Wrath of the Lich King introduced a number of new features to WoW. The level cap went up to 80, the harsh climates of Northrend became accessible to adventurers across Azeroth, Death Knights became a class, and Naxxramas became a level 80 10/25-man raid instead of a level 60 40-man. Over the next year, Blizzard brought new content to WoW in the form of Ulduar, dual-talent specialization, the Argent Tournament, and a revamped Onyxia's Lair raid encounter. It's worth noting that Wrath of the Lich King brought some of the biggest innovations to date; the dungeon finder tool, built-in quest tracking, random battlegrounds, cross-server instancing, and the Battle.net-based Real ID system all saw release during the Lich King's reign.
A cataclysm, but actually
Cataclysm launched in December of 2010. It, like Wrath and Burning Crusade, sold quite well -- 3.3 million units sold in the first 24 hours. Once again, Blizzard had broken its own record for fastest-selling PC game in history. Cataclysm represented perhaps the biggest change so far to the existing World of Warcraft universe; the original world of Azeroth was completely overhauled, flying mounts were enabled in classic zones, Goblins and Worgen became playable races, and a bevy of new class/race combinations was introduced. The level cap went up to 85, Archaeology became a profession, and guilds were given the ability to level up and provide benefits to their members.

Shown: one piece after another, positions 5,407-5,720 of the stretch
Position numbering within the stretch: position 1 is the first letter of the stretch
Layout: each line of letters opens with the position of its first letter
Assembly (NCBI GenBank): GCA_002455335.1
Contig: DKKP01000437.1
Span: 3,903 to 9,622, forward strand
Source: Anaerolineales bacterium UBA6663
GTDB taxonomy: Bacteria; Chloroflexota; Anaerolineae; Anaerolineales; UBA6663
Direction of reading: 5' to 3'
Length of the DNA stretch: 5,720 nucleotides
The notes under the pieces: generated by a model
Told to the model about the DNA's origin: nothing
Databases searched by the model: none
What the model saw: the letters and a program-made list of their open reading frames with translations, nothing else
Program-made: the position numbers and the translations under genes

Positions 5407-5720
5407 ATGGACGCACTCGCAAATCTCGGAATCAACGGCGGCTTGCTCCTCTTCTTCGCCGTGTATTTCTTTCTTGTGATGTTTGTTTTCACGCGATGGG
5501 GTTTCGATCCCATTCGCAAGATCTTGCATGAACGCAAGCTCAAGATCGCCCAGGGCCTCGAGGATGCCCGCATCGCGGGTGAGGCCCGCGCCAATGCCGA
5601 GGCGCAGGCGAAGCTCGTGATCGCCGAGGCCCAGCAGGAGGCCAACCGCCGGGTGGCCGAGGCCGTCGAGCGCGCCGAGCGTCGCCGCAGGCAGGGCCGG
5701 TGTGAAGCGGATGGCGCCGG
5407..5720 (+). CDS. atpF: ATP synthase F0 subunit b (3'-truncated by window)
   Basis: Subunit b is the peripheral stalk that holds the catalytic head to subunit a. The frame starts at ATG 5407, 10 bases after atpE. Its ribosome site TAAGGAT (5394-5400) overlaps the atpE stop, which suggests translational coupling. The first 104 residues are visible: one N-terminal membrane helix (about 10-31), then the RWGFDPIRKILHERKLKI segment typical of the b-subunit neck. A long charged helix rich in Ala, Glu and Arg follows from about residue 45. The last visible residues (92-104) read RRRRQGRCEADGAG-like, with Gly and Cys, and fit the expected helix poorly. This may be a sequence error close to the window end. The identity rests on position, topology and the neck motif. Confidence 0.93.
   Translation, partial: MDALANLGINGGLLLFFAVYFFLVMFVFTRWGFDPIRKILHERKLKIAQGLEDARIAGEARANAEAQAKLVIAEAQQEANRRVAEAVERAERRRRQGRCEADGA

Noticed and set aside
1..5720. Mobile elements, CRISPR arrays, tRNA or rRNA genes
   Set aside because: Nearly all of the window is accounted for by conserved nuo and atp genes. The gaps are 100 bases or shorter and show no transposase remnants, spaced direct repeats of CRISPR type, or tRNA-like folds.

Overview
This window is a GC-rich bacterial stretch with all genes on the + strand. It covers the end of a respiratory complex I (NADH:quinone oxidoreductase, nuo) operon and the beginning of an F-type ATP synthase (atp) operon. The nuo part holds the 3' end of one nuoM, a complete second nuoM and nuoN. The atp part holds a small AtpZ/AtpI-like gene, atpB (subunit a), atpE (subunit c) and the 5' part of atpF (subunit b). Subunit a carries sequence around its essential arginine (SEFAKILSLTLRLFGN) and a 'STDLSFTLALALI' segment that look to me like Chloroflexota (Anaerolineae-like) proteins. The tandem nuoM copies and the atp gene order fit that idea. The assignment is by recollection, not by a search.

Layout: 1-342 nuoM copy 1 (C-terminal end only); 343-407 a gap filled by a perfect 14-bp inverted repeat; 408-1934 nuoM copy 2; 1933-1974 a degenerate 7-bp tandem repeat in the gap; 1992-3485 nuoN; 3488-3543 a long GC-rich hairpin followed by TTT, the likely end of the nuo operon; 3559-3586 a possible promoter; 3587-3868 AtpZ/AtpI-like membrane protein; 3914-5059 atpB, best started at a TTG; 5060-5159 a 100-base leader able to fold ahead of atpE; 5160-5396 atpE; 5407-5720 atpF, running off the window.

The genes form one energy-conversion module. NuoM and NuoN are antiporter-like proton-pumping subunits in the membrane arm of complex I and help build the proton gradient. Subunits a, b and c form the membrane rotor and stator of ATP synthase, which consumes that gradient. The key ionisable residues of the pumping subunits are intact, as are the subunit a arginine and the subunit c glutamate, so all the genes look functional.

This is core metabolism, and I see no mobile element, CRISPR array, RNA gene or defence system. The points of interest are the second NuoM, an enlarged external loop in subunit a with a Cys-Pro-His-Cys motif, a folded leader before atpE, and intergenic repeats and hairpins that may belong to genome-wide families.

Could Mists restore WoW to its former glory?
Into the Mists
On September 25, 2012, nearly two years after the Cataclysm, players set off toward Pandaria. It was in Mists of Pandaria's first-day sales that World of Warcraft first showed signs of faltering on a larger scale; the expansion moved an impressive 2.7 million copies in its first week but failed to overtake Cataclysm or Wrath's records. It didn't help impressions any that in August of 2012, Blizzard reported yet another massive loss of subscribers: WoW was down to 9.1 million and falling. The tough sales news, loss of subscribers, and Blizzard's decision to cancel BlizzCon, its yearly celebration of all things Blizzard, hinted that World of Warcraft might be headed toward disaster.
And then came BlizzCon 2013.
Draenor and beyond
Just a few weeks ago at BlizzCon, Blizzard unveiled World of Warcraft's fifth expansion. Titled Warlords of Draenor, this new expansion will introduce players to the world of Draenor (before it became Outland), raise the level cap to 100, revamp WoW's classic (and aging) character models, enable player-owned garrisons, and add an option to instantly level one character to the current cap of 90. The announcement has raised WoW's profile yet again, and responses seem to be mostly positive, but it's unclear whether Warlords of Draenor can shift the downward momentum of the last two years. Whatever happens, one thing is for sure: World of Warcraft is an enormous force in the MMO world and has been since it debuted nine years ago. Countless challengers to the throne have come and gone, yet WoW has somehow managed to hang on to millions of players in a field saturated with free-to-play competition and a wide range of compelling titles.